There are trolls in them thar hills

I clearly haven’t been paying enough attention to U-verse’s On Demand feature, because it turns out that they’ve been offering advanced rentals of movies not yet in theatres for some time now. What kind of cinephile am I? Since this discovery I have been known to occasionally shut off my Netflix streaming (only occasionally) and scope out what’s available. The first “not yet available” rental I made was Vanishing on 7th Street (2010), an unfortunate misstep by the talented genre filmmaker, Brad Anderson, which was shot in Detroit. So yeah, not a great start.

I fared slightly better with the Norwegian mokumentary, Trollhunter (2010), which tells the story of Hans, who has the thankless job of ridding Norway’s scenic countryside of roaming trolls. If that sounds ridiculous, that’s because it is. I’m pretty sure that ridiculous was exactly what the filmmakers were going for. It’s just not quite ridiculous enough.

Using the somewhat tiresome “found footage” concept as its launching point, we are soon following a trio of documentary filmmakers investigating a mysterious rash of bear-related attacks. The bears are always found on site, shot by a hunter with its tongue hanging hilariously out of its mouth. The crew soon tracks down said hunter, a man named Hans, whose jeep is covered in claw marks and is understandably stand-offish about it.

Relentlessly dogged by the crew, Hans relents and tells them that the perpetrators of those bear attacks are actually trolls and that he was hired by a government agency called the T.S.S. (The Troll Security Service, or something like that) to coral the ones that wander off their established territories. Sounds like a scenario ripe for some political commentary, no? Hans does briefly (very briefly) lament having to go into troll territory and murder pregnant females and children along with their male counterparts, but then he’s off to kill another troll, so it’s obviously not keeping him up at night. I suppose a film called Trollhunter doesn’t have much room, nor need for political commentary. Fair enough. Anyway, the real reason we’re here is the trolls, and you know what? They look great.

There is some seriously effective CG on display here, with each troll looking very different and moving in a kind of herky-jerky throwback to stop motion animation, a welcome detail. They are all pretty traditional looking (big, phallic noses, hunched backs, etc.) as the movie makes a point of referencing folk tales repeatedly as a source of truths. Trolls, for example, obsessively hunt Christians by smell. Fee-fi-fo-fum. They also eat rocks and turn to stone when exposed to sunlight (or Hans’ handy UV gun). There’s some murky scientific explanation for that, but you can chalk it all up to a vitamin D deficiency, and if that isn’t good enough for you then I don’t know what to tell ya’.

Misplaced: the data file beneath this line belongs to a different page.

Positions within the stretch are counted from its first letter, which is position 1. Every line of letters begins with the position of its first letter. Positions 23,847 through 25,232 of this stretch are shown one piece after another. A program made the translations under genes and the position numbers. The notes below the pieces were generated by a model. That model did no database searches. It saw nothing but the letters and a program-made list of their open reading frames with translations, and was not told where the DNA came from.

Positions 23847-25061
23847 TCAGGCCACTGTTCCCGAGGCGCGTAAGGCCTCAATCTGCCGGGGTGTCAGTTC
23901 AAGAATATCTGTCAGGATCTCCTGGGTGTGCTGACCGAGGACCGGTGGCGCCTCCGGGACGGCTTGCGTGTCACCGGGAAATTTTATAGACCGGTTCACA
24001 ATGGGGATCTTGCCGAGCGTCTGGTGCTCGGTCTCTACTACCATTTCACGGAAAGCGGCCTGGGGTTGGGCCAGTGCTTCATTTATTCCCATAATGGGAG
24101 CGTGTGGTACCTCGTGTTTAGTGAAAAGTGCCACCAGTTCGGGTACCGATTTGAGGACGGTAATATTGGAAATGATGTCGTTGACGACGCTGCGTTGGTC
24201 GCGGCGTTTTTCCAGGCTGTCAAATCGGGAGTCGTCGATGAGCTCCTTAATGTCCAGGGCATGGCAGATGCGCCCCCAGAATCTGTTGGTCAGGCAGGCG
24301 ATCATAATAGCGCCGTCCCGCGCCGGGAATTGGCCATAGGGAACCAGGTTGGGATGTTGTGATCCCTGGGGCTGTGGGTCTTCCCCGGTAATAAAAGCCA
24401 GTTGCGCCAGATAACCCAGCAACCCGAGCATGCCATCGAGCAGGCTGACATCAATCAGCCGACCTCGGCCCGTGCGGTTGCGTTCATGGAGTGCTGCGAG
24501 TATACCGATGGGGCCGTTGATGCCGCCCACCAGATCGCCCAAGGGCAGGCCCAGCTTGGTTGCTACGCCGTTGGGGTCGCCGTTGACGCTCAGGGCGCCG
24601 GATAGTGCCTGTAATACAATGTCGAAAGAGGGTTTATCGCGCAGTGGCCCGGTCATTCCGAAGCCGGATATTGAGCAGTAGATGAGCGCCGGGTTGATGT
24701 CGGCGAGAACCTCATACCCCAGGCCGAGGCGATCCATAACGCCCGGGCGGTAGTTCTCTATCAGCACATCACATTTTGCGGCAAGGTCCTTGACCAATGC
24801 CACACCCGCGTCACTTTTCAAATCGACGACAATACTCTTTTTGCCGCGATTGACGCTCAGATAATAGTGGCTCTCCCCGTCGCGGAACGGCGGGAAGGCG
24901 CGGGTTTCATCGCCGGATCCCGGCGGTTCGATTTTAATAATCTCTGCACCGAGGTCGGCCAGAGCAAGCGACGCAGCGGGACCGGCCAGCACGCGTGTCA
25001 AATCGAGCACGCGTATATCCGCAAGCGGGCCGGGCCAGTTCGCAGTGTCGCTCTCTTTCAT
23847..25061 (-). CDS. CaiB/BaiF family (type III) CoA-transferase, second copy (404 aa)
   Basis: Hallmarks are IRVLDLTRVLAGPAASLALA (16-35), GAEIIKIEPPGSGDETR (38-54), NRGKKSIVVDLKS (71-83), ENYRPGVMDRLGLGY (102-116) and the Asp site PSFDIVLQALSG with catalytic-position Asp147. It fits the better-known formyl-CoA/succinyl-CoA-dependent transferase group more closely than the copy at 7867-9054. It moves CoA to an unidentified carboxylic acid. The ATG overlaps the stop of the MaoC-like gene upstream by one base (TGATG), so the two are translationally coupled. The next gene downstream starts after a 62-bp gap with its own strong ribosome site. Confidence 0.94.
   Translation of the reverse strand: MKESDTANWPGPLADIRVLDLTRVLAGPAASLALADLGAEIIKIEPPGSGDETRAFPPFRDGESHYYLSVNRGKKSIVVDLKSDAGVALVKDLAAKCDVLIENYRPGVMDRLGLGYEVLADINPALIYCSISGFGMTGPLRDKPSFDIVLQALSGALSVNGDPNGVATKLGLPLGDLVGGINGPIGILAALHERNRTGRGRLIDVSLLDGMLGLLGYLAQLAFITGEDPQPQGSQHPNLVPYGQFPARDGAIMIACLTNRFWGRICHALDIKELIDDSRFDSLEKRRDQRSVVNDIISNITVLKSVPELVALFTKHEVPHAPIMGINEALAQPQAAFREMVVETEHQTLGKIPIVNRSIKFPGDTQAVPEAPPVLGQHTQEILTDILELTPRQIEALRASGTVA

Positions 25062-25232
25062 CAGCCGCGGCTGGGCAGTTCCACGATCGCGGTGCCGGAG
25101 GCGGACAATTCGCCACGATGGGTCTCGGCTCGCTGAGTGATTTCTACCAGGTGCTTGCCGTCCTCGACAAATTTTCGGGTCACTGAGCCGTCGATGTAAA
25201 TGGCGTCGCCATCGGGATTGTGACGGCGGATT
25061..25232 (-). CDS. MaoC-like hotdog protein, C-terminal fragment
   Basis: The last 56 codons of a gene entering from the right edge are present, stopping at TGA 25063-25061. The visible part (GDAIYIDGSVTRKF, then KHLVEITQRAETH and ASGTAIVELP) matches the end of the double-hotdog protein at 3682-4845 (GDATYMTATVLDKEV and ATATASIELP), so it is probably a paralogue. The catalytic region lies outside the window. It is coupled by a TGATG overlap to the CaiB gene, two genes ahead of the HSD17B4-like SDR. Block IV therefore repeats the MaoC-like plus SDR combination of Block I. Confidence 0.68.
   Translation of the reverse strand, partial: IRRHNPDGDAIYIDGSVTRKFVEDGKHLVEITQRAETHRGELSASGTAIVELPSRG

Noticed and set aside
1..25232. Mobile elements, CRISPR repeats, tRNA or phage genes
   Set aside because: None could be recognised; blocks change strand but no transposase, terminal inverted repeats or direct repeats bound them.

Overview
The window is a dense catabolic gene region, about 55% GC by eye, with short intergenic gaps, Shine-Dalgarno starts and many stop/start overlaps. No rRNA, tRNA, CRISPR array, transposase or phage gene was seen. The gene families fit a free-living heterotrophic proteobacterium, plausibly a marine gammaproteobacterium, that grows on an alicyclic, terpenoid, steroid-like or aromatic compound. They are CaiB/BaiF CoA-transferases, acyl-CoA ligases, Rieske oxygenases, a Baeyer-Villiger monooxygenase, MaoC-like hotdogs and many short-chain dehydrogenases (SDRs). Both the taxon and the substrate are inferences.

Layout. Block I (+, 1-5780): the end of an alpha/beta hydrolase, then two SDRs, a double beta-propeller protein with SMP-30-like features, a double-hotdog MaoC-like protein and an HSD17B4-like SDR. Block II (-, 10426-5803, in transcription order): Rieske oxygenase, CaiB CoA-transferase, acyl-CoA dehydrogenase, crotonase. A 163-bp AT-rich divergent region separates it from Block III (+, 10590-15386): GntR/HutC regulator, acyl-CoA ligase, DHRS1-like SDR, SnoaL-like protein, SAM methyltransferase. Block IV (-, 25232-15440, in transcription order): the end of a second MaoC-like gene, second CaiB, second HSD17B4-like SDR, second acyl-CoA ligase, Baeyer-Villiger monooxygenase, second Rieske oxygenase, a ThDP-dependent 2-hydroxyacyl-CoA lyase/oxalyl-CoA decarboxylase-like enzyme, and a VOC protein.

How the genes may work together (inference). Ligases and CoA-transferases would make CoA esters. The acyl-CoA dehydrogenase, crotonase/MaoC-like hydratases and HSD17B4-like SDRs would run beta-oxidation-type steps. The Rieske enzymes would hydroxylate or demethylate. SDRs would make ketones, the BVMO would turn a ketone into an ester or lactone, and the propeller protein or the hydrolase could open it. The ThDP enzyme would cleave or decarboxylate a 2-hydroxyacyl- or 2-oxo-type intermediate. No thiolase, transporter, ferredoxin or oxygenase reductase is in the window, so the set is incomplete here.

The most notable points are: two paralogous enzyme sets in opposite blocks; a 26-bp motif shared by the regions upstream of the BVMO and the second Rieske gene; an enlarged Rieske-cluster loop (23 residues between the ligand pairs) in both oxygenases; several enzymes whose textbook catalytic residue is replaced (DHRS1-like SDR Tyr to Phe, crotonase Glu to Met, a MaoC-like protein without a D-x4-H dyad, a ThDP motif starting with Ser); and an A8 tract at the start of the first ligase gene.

We learn that there are several species of trolls, all leading up to an encounter with the mountain variety, whose feet are approximately the same size as Hans’ jeep. It’s quite a sight, especially when Hans is trying to navigate his speeding jeep around the troll as it lumbers down a mountain road, but the final battle is somewhat anti-climactic. In fact, the only truly satisfying troll encounter comes when Hans ties a few sheep to the rail of a bridge as bait then, attacks the baited troll wearing what looks like a wrought iron replica of the armor worn by the knights who say, “ni.”

Look, the truth is that all of this either sounds appealing to you or it doesn’t. I just have a feeling that those who do find it appealing will probably be a little bit let down. The trailer, which captures a better overall absurdist tone than the film itself, had me convinced that this was going to be a great, over the top romp. It turned out that the cast and crew took things a bit too seriously. Even a troll fart joke falls flat, and if you can’t swing a fart joke, then I don’t know what to tell ya’.

2 Responses to “There are trolls in them thar hills”
  1. Mike Vincent says:

    This film is coming to the Traverse City Film Festival this year…

  2. .The premise is that 283 hours of lost footage is found and after some investigation is proven to be authentic. The group also discovers that there is an alleged poacher involved and decides to follow him for a confession.

%d bloggers like this: